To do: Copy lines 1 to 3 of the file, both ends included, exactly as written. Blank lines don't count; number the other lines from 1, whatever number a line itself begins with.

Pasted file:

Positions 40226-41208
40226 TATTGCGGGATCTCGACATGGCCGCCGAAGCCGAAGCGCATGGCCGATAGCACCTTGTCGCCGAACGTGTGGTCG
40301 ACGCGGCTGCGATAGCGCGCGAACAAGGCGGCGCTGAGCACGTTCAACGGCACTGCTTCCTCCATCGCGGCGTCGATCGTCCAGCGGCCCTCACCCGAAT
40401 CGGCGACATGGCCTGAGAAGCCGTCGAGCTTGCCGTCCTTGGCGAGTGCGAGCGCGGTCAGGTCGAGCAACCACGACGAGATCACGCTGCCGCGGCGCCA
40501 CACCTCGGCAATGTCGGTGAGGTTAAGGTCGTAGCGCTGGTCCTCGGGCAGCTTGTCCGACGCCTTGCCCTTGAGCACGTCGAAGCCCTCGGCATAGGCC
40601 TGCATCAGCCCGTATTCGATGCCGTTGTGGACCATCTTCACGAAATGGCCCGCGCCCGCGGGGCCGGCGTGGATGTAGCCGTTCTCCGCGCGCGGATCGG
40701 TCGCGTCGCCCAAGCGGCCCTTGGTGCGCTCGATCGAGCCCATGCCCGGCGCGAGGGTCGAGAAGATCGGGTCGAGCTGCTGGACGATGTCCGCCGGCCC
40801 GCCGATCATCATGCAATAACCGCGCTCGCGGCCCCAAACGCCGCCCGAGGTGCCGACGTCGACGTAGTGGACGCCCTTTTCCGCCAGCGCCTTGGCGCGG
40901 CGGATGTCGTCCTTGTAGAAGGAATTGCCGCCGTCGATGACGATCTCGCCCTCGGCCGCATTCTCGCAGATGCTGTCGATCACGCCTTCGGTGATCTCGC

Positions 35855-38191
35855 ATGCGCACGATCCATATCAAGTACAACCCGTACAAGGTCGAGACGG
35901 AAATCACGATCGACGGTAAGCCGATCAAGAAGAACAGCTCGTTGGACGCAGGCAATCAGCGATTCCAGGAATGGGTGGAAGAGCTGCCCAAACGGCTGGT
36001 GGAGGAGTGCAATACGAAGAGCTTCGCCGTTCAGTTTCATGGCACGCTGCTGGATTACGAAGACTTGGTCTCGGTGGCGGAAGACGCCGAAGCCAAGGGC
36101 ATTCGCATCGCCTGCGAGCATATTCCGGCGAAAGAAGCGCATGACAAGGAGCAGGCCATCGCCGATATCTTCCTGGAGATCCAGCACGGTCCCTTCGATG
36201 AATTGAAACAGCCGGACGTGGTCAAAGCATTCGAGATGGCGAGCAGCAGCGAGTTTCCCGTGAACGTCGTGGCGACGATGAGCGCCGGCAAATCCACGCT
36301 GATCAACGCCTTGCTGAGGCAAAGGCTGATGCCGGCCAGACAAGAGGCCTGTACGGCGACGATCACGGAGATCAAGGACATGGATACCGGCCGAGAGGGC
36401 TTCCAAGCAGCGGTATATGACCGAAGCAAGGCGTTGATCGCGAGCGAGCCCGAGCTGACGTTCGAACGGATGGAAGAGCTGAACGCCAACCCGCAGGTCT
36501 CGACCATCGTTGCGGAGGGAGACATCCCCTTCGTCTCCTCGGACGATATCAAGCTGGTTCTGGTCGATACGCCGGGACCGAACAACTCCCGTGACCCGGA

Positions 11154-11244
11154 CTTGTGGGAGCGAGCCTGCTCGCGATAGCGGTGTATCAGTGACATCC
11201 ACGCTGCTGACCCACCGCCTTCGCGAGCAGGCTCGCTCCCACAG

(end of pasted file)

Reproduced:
Positions 40226-41208
40226 TATTGCGGGATCTCGACATGGCCGCCGAAGCCGAAGCGCATGGCCGATAGCACCTTGTCGCCGAACGTGTGGTCG
40301 ACGCGGCTGCGATAGCGCGCGAACAAGGCGGCGCTGAGCACGTTCAACGGCACTGCTTCCTCCATCGCGGCGTCGATCGTCCAGCGGCCCTCACCCGAAT